The following editorial appeared in the Charlotte Observer:
This is the point to which America has evolved:
Congress – or a handful of congressional leaders, at least – wants to let the very richest Americans contribute mind-bending sums of money to political parties, far more than they’ve ever been allowed to give. They know such a proposal could never withstand a vigorous debate and an up-or-down vote.
So they craft it in secret, then tuck it on page 1,599 of a 1,603-page bill that all of Congress knows has to pass because it keeps the government from shutting down. The provision gets zero debate, Congress passes the bill, President Obama signs it, and the billionaires start limbering up their fingers to write the checks.
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And the capper? Americans don’t know or care! Oh, sure, a little outrage from the talking heads in Washington comes and goes. But it’s not even a speed bump. The average citizen is either unaware of the change or throws up his hands and says, “That’s government for you.”
Congress and the national parties are riding your apathy all the way to the bank.
The $1.1 trillion spending bill Congress passed and Obama signed this month allows an individual to give $777,600 per year to committees affiliated with the national political parties. That means a married couple could give $3,110,400 to these committees every two-year cycle.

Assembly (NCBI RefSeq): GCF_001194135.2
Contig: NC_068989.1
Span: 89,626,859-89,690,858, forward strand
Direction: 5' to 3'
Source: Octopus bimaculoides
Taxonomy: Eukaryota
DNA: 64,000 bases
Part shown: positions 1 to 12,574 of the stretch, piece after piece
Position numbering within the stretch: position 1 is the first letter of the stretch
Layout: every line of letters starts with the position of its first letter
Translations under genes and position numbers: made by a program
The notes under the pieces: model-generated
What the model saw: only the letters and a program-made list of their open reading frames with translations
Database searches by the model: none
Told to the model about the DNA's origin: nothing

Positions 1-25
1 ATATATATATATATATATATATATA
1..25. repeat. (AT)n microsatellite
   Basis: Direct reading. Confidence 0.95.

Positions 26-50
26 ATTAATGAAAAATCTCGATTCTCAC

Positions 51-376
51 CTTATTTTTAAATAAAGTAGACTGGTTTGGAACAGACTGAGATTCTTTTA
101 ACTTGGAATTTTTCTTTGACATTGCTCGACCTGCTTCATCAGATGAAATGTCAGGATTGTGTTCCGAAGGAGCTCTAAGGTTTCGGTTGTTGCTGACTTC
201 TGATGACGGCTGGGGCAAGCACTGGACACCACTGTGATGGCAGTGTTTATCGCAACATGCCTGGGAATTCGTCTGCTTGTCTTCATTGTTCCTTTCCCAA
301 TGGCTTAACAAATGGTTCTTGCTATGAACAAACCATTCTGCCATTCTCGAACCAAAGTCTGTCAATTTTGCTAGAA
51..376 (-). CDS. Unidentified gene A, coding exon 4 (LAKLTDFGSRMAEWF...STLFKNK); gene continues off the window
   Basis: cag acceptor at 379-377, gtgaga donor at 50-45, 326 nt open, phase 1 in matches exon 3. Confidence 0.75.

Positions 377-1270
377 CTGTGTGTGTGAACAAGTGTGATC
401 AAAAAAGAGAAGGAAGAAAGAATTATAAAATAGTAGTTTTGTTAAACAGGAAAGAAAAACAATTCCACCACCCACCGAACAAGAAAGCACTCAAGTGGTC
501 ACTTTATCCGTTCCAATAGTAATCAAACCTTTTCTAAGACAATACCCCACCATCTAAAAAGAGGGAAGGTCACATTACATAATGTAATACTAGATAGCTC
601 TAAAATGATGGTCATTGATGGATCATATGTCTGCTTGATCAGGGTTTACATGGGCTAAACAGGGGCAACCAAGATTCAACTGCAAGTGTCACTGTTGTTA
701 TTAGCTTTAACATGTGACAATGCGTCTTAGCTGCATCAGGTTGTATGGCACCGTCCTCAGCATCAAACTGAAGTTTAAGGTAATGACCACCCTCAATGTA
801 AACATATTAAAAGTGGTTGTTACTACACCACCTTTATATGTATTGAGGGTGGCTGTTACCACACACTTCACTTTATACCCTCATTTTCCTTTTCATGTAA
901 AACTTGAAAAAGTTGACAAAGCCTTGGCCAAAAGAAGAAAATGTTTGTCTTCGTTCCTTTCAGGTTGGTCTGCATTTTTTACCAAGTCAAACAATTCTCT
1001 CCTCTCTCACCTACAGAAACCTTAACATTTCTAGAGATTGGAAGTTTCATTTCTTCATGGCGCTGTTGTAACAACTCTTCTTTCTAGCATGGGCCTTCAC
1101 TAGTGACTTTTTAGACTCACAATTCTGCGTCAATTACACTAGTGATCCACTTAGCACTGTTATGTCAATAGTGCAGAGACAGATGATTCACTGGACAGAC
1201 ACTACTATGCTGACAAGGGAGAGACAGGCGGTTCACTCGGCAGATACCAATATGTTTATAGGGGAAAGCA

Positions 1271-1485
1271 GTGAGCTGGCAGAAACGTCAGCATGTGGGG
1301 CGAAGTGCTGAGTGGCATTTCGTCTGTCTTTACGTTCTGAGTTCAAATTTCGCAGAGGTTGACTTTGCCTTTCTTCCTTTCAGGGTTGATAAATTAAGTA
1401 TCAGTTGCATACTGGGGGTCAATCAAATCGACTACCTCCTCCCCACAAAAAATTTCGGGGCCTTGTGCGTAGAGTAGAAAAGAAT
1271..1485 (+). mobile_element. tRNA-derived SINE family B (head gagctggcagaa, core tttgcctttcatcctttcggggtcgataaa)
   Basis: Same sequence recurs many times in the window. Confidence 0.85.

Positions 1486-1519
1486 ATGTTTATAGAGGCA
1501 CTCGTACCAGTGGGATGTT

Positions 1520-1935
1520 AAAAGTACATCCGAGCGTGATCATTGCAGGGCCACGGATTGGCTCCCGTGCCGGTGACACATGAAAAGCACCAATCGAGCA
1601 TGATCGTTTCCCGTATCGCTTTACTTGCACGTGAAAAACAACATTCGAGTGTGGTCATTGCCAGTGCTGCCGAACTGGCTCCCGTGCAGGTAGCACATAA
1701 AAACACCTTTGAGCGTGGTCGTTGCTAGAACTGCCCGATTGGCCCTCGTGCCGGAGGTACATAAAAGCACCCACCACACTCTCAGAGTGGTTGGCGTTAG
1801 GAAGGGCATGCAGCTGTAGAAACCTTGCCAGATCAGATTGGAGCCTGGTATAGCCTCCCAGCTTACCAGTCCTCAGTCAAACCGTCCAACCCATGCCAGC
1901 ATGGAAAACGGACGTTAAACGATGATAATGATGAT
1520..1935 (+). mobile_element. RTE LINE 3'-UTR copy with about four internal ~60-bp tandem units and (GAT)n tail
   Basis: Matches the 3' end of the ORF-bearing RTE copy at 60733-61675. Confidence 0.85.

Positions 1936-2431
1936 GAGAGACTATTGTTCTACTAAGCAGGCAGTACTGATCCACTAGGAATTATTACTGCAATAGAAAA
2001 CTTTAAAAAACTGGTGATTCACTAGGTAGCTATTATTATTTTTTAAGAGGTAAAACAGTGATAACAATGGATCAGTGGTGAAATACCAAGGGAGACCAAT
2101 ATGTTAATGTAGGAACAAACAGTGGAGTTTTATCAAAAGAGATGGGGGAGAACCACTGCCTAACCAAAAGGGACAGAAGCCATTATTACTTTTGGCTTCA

That’s eight times the previous limit. Those donors will have the politicians’ ear in a way the average voter never will.
U.S. Sens. Richard Burr, a Republican, and Kay Hagan, a Democrat, voted for the bill. So did Republican Reps. Richard Hudson, Robert Pittenger and Patrick McHenry. Democratic Rep. Alma Adams voted no. Speaker John Boehner and outgoing Senate Majority Leader Harry Reid appear to be the key negotiators on the provision.
Fred Wertheimer, a campaign finance reform activist, called the changes “the most destructive and corrupting campaign finance provisions ever passed by Congress.”
He points out that while some argue the most recent changes will reduce anonymous giving, the truth is any donor can remain anonymous by giving to certain 501(c) nonprofits.
Loopholes are allowing more secret money than ever to influence elected officials. This is where regular folks have a chance to shake off their apathy. The Federal Election Commission is seeking public input on new rules governing disclosure of so-called “dark money” political donations.
“Outside spending by groups that hide their donors increased from just $5 million in 2006 to more than $300 million in 2012,” three of the six FEC commissioners said in a statement. “Given this dramatic increase, the commission should consider based on public comments and testimony how to strengthen its disclosure rules so that voters know who is behind the messages intended to influence their votes.”
You can comment at 1.usa.gov/1wwQEdJ through Jan. 15. Or you can stand by and watch the special interest money flow into Washington.
Tribune Content Agency